And that is the thing I’ve been thinking about this weekend: enjoyment, fun and spontaneity. Thinking I’m half way to death makes me sombre and cerebral. Thinking I’ve got another 40 years, and probably another 20 odd of work, makes me think about my career and mortgage and school fees. Thinking I’ve got another 15,000 days makes me think about today – what’s going to be today’s highlight, what’s going to be today’s memory, what’s going to be today’s fun. 

As Seneca has it, the philosopher makes his life long by recollecting the past, using the present and anticipating the future. The most important of these for me though is remembering to have fun – today. 

Time

In this age of austerity, a lot of people are leaving my organisation through voluntary redundancy. Voluntary redundancy can be quite a good way to part company, but inevitably for some when the moment of farewell comes it is hard. Different people deal with it in different ways. Some have a knees up, some have and make speeches. Some slip away quietly, others have a go at the ‘leadership’ which includes me.

I’ve noticed though that some people – especially those who are nearly or over 60 and who have worked for 25 to 30 years for us – get quite frantic. This manifests itself as an incredible drive to get things ‘fixed’ before they leave. This can be their overall legacy, a last piece of work or sometimes just a detail they feel they can’t rest until they’ve sorted. It reminds me of the ‘nesting’ stuff we did before our first child was born – objectively you need to focus on the big change coming in your life, but instead you fuss about cot sheets, wallpaper and in our case finishing building the kitchen.

I was talking to a thoughtful and clever person at work about this today and I advanced my emergent theory of the ‘sands of time double whammy’. I believe our brains are Bayesian probability engines. Everything we do, see and think in some way gets incorporated into our brain so that we act and react based on a quasi-instinctive, but highly tuned estimation of the ‘thing to do’ in any situation based on the vast experience dataset we carry in our heads. So why the ‘double whammy’?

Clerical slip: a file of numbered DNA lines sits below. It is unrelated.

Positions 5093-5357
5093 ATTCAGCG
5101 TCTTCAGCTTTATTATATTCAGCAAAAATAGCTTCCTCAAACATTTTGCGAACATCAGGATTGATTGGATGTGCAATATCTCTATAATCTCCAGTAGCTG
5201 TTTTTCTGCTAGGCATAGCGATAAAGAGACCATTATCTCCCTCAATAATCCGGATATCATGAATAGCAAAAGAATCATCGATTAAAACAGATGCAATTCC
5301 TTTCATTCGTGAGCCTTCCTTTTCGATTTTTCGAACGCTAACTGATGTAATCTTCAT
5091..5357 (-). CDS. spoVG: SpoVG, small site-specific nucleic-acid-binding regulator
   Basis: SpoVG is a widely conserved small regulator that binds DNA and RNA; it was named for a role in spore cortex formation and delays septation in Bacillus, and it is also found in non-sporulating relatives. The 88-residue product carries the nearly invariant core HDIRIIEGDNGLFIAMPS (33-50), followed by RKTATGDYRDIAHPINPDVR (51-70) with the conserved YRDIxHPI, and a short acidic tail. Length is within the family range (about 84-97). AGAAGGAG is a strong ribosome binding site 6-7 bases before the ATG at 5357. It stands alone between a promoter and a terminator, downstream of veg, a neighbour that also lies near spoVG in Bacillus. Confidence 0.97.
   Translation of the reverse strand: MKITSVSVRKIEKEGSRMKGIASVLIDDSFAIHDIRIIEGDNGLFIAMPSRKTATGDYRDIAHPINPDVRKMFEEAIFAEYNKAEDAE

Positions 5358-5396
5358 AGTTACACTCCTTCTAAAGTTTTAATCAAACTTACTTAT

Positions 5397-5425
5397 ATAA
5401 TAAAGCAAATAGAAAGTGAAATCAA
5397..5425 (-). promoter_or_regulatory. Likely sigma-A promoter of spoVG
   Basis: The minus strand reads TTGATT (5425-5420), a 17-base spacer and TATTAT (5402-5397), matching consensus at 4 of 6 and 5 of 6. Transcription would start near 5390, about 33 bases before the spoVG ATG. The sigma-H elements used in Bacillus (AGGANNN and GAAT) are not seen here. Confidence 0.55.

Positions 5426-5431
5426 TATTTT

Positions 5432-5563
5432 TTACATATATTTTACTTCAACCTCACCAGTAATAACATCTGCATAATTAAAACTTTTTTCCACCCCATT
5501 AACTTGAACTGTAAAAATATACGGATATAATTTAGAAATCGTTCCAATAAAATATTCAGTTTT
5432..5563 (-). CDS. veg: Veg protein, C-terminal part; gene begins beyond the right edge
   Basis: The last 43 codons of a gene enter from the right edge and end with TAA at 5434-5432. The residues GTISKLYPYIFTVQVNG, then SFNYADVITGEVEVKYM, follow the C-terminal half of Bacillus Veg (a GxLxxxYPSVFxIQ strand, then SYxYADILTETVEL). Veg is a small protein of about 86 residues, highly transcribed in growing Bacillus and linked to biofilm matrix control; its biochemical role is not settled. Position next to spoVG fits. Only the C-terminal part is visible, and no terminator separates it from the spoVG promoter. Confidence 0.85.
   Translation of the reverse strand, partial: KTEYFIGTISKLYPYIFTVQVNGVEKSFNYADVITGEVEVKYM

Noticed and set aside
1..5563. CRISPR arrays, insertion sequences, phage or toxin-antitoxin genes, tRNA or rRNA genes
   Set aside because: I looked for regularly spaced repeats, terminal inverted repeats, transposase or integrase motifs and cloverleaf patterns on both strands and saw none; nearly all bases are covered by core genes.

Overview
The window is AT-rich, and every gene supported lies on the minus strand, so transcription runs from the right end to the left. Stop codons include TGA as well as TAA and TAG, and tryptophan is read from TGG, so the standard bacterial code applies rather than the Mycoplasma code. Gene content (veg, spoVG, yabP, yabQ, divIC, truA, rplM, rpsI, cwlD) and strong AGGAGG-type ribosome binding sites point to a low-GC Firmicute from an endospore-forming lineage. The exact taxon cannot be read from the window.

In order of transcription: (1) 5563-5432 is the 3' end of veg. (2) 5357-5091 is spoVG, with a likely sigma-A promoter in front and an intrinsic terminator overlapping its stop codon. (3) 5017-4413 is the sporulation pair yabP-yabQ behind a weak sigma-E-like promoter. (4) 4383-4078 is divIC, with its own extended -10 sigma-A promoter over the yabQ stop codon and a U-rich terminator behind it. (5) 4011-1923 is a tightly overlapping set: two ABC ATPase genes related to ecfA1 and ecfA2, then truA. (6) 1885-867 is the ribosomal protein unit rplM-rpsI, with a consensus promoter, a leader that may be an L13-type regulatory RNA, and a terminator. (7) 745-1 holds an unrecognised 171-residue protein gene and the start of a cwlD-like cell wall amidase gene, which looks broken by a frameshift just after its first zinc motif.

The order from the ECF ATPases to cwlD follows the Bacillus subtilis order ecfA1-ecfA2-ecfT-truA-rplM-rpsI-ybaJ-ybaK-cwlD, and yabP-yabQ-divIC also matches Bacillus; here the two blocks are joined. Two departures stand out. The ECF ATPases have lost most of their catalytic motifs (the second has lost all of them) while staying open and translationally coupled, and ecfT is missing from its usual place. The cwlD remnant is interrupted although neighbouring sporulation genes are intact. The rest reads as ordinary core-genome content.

My theory (constructed in a thoroughly Bayesian fashion through a blend of unremembered facts, data, experience and sources) is that our perception of time over duration is relative – and related to how long we’ve been alive. My thesis is that the reason summer holidays seemed endless when I was little is bacause 6 weeks when you’ve only lived a few hundred weeks is a significant proportion of your total life. 6 weeks when you’ve lived several thousand weeks is much less – hence it feels like it passes faster.

Of course we could argue about the stimuli, as an adult you’re busier as a child you have days and days doing the same things. But it seems to me – and I’ve observed in others – as you age the passage of time accelerates. A Bayesian brain which logs everything is hardly going to ignore hard earned experience so new experiences and today must compete for salience with old and the many yesterdays.

That’s half the ‘whammy’. The other half is the ‘sands of time problem’. At 40 something I can still reassure myself I have a good chance of living as long again as I have lived so far. A good chance. But I know that’s becoming increasingly untenable. Within the next 5 years the odds of doubling my life so far will diminish rapidly.

So how will I feel when I am nearly 60, potentially leaving a life’s work, time running faster and faster and the end looming closer and closer? As I said to two different people today, come find me with a gun and shoot me if I’m still working flat out in an Executive job when I’m in my middle fifties.

Not that I’d be too old, just that my days will be racing away and the sands of my time pouring through my hourglass. If I’m still trying to please my boss, make my end of year targets and conjure up another organisation change I need to move on and get a life before the end of life gets me.